• Mark Riddix

      Great question. I think areas like residential real estate are undervalued. Buying a home is a great investment in certain markets right now. I think a lot of energy stocks and financial stocks are undervalued as well. If you have never invested before I would say the easiest thing to do is invest in a mutual fund. Do your research first. You can buy a passive fund like an index fund that tracks a specific index like the S&P500 index. Or if you want more risk you could buy an actively managed fund with low fees and a solid track record.

      • DG

        thanks so much for providing such a great response! this info is helpful :)

        • Mark Riddix

          You’re welcome!

  • Sean

    I’m glad to see this article after the post about Jim Cramer’s service. In stark contrast to the service that will send you a text message with “hot stock tips” this sounds like great advice. Get in index funds, setup automatic investments, diversify, and ride the waves. Many more people fail at getting rich quick than those who do. For me, at least, slow and steady wins the race with investing.

  • CrisisMaven

    Well couldn’t be that not gold is at a 30 year high, but paper money at a 30 year LOW: Do we see a gold bubble? ?

    • Sean

      We keep hearing that gold is incredibly overvalued, and yet people seem to keep buying it. Hopefully when this bubble bursts it doesn’t have such a deep impact like the real estate bubble.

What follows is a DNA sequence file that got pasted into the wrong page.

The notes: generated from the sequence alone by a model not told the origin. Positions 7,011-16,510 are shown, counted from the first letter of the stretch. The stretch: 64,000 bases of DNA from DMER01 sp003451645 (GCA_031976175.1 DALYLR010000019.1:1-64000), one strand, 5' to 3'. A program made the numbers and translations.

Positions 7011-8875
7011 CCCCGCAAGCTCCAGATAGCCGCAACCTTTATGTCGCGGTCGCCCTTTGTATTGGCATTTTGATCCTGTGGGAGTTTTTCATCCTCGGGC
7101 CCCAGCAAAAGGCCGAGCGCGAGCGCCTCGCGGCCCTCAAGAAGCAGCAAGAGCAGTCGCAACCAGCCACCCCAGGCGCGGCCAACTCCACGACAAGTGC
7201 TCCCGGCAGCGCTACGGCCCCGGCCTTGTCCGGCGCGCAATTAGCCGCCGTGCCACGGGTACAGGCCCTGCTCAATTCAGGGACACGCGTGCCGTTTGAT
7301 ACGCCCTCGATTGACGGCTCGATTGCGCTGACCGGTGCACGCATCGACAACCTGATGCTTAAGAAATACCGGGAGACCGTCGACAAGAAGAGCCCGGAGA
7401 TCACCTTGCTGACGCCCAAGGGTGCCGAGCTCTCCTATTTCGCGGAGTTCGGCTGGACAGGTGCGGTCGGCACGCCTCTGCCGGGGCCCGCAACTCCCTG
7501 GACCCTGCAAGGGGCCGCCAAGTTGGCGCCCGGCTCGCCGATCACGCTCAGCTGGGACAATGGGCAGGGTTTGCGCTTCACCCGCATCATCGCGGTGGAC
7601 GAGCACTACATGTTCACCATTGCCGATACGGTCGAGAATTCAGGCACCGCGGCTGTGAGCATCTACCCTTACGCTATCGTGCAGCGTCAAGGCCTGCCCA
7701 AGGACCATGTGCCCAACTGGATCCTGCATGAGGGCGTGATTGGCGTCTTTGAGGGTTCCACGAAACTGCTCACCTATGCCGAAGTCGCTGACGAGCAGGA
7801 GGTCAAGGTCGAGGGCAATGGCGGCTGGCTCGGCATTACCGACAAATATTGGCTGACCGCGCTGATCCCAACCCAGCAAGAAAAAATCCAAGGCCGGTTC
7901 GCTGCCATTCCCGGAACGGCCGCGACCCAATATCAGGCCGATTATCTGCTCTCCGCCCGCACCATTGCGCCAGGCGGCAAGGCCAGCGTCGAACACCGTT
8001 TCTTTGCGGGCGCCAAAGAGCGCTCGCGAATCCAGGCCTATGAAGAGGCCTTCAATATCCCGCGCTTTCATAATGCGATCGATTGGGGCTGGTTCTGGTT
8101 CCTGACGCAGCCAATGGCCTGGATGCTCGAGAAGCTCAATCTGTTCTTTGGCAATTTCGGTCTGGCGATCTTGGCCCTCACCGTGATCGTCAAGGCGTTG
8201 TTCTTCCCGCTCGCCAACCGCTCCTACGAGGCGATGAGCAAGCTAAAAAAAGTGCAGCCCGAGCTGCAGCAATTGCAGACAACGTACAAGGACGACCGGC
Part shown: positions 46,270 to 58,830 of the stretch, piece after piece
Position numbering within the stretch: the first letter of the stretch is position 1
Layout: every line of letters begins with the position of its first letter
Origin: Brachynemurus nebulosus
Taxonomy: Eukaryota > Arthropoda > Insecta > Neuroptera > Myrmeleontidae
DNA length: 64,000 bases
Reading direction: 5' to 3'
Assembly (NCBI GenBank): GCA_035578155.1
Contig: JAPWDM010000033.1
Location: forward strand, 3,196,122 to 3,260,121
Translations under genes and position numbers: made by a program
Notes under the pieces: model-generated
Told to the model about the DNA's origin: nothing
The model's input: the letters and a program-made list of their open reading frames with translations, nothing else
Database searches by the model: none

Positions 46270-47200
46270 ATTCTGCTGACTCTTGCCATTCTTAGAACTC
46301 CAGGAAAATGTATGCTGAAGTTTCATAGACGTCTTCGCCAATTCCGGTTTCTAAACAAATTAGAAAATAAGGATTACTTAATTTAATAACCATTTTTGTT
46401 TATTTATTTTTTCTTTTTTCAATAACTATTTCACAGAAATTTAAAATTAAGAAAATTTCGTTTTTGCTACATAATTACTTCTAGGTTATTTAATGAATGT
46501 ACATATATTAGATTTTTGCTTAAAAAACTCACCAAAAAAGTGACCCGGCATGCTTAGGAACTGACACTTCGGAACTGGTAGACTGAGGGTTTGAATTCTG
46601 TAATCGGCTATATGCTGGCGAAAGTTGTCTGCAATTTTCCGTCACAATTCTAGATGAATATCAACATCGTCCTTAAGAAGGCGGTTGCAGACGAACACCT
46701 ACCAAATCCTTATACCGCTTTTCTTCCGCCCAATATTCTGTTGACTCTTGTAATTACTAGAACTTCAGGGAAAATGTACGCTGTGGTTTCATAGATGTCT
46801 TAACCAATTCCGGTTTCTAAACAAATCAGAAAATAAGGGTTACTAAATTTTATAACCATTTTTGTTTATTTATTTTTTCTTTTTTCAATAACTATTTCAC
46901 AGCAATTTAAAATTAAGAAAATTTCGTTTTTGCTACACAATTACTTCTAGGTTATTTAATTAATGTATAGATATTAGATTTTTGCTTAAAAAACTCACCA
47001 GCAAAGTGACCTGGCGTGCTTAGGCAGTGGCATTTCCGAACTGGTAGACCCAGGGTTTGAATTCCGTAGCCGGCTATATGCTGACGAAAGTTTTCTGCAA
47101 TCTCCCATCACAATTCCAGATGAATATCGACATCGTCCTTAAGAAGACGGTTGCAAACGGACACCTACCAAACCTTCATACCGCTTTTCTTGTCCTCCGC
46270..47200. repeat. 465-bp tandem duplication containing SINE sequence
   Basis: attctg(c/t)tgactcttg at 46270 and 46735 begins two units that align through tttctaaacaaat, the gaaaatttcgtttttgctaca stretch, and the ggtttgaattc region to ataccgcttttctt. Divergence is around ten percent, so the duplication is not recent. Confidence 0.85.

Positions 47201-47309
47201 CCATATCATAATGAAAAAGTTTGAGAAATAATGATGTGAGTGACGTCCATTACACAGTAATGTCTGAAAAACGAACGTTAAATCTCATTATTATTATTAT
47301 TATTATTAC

• Mark Riddix

        I think that people are buying gold as a safe haven. Gold prices always increase when fear increases.

  • Mac

    I’ve been burned by a hot tip before…once I bought a stock on a hot tip, it immediately tanked and I ended up losing all my invested money. So one thing I’ve learned that if you get a hot tip, it’s probably no longer hot. Everyone has already cashed in (or out) by the time it’s trickled down to you.

  • jeccica simpson

    I have yet to invest in the stock market, people have told me its like gambling!! Scary, but if you make good decisions & investments, I guess you win huh??? Maybe!! HA HA HA!

  • Lauren

    This is a good article but I found the author’s response to DG’s question even more informative. I’ve read plenty of articles that say either “Buy this stock now!” or “Don’t follow the crowd!” I find articles that give useful, practical advice much easier to follow.